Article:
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The emptiness of screen time

It draws me in, filling my eyes and ears with distracting beauty. It envelops my senses and makes me forget painful truths for a time. It promises hidden wisdom and connections with like-minded individuals but instead isolates me and offers me up as prey to willing buyers.

Television, computer screens, and other personal devices provide instantaneous entertainment for a low short-term cost. Screens offer a temporary sense of well-being, regardless of circumstance. They even allow people to dismiss the feeling that they are falling short of their standards.1 So, they turn to their screens instead of to meaningful activities that require sacrifice and personal risk.

Heavy tv viewers report lower life satisfaction than those who spend little or no time in front of a screen.2 It’s surprising that there are so many scholarly articles on the impacts of screen time on children and so few on their effects on adults. This suggests that the more thoughtful parts of us recognize the dangers of screen time while the ancient parts crave the relief of the blue screen. We try to help our children avoid the pitfalls of screen time while succumbing to its easy half-truths ourselves.

The average American spends about half of his leisure time on two-dimensional entertainment. Many spend much more than that. And in a way it makes sense. Media offers hollow approximations of what is missing from their lives.

What are some of the other attributes of those who watch a large amount of television during their leisure time? According to the research, heavy screen users:

  • Are easily bored 3
  • Are more likely to be introverts 4
  • Are more likely to struggle with anxiety, depression or other mental health issues 5
  • Are more likely to be over 65 6
  • Likely watched a lot of television as a teenager 7
  • Have higher than average material aspirations 8
  • Read less than others 9
  • Have fewer in-person social interactions 10
  • Work less and have more leisure time 11
  • Are less happy than those who rarely watch television 12

It’s hard to tell how many of these attributes are caused by excessive screen time and how many are risk factors for those who may became heavy screen users in the future. What is clear is that the more pain people experience the more likely they are to turn on a screen and relax. Even so, most people do not want the following said of them:

[An individual] goes quietly home, collapses on the couch, eats and drinks alone, belongs to nothing, reads nothing, knows nothing, votes for no one, hangs around the home and streets, watches the late-late show, lets the TV programs shade into one another, too tired to lift himself off the couch for the act of selection. 13

In the ancient tale of the Odyssey, the Sirens were alluring creatures who hypnotized sailors with their melodies and then drowned them in the sea or kept them enthralled on their island. While rowing past the bewitching Sirens’, Odysseus commanded his men to stuff their ears with beeswax. He had his men tie him to his ship’s mast until he had safely passed out of earshot from the captivating songs.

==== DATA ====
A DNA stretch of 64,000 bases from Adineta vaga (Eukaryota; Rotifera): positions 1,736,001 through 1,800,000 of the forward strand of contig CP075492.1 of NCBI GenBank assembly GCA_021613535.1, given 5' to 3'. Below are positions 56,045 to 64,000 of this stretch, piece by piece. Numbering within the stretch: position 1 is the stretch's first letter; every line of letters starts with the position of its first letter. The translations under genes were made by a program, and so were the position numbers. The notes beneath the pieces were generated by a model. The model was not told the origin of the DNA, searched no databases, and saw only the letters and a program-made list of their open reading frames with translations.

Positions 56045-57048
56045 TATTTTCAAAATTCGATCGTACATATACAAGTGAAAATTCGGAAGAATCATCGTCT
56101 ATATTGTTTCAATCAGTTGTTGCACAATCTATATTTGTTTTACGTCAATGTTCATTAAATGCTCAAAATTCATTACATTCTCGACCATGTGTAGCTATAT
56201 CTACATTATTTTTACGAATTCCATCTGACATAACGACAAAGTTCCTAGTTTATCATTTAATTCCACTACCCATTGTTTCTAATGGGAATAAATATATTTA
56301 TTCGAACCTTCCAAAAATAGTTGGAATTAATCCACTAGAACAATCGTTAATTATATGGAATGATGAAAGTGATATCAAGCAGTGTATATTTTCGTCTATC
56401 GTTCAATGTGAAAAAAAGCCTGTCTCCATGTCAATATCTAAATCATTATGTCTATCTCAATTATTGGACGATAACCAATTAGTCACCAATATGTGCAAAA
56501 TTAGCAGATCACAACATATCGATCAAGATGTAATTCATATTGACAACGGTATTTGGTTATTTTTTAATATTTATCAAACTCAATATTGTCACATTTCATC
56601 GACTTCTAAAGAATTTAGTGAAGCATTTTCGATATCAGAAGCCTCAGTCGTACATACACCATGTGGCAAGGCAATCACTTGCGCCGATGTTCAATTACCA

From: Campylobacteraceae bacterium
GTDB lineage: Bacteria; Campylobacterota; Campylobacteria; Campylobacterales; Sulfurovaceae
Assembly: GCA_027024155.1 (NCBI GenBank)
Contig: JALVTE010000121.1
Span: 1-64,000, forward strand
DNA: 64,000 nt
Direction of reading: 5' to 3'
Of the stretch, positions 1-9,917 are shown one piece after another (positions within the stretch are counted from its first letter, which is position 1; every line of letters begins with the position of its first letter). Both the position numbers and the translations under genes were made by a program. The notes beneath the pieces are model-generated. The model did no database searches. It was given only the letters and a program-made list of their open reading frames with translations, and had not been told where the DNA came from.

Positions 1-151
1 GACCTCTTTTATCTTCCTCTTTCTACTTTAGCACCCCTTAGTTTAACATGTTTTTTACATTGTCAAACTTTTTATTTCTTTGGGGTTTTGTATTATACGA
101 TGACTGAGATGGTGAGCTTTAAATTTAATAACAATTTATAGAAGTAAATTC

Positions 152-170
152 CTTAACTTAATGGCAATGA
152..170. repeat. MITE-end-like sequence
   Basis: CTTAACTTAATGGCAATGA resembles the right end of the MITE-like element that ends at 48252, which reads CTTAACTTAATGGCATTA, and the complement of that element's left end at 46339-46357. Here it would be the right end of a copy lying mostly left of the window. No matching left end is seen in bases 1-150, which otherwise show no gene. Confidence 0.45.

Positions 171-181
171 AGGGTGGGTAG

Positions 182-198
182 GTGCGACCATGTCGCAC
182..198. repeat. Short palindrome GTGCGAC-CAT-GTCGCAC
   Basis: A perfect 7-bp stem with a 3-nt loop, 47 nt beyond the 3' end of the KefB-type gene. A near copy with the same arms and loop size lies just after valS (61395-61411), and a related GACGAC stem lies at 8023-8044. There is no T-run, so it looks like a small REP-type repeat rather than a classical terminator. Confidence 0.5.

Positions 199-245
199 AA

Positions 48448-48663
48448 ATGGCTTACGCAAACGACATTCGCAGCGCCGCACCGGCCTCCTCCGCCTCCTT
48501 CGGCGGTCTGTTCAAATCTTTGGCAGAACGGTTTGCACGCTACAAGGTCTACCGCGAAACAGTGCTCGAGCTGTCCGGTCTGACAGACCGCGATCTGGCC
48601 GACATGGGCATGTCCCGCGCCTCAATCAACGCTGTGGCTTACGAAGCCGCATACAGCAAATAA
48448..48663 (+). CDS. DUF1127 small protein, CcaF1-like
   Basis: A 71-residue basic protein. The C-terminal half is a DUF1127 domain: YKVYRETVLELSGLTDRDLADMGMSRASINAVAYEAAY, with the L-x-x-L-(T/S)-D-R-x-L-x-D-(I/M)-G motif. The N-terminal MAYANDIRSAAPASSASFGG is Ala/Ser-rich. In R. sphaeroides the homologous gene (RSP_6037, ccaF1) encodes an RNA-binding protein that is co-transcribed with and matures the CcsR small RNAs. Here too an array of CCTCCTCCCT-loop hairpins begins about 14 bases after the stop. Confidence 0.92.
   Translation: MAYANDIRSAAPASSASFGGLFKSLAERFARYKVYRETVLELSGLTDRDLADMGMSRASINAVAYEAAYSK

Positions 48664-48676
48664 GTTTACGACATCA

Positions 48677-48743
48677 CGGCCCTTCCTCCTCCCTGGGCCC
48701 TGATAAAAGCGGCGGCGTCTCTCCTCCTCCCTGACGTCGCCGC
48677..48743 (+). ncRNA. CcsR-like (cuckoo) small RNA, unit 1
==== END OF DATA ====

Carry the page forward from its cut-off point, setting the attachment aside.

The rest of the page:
Today’s Sirens are the marketing managers and consumer researchers who study how to capture your attention and hold it for as long as they can. They drown you in empty diversions or keep you enthralled while forgettable evenings pass by. You think you will watch a clip online for a few minutes before you begin your work and then look back wondering where all the time went. I wonder how many great books were never written, songs never sung, and champions never crowned because they spent their energy on an activity of so little worth.

So, how are we to avoid being imprisoned by the siren song of the blue screen? Here are a few ideas:

  • Face the challenges in your professional, personal and spiritual life instead of coping with them in front of a screen.
  • Talk to someone about what television is helping you escape from. Stress, anxiety, depression, and other mental health challenges are treatable.
  • Commit to meaningful activities that bring you in contact with actual people. If you are a heavy screen user, you have too much free time. Join a community basketball league or a book club. Volunteer somewhere you can make a difference.
  • Make it harder to watch a show. Consider deleting media apps from your phone. Cancel some of your subscriptions. Put the only television in front of your exercise bike. Turn off the setting that automatically starts the next episode.
  • Set a screen time limit for yourself and plan out when you are going to use it. Screen time is not just for children.
  • Limit screen time to social situations if you can. Watch the football game with your friends. Go to the movies with your spouse. Comment on the questionable material that comes up while watching tv with your kids.
  • Protect children and young adults from excessive screen use. People who use screens frequently while their teenage brains develop are likely to use screens as a coping mechanism later in life.

Media technology will only become more spellbinding over time, and those who design it seem too interested in money and the praise of their peers to worry about their products’ effects on your quality of life. So, it’s up to you to manage your screen habits. Trust that you can live in a modern world and escape the snares of its softly glowing monsters.

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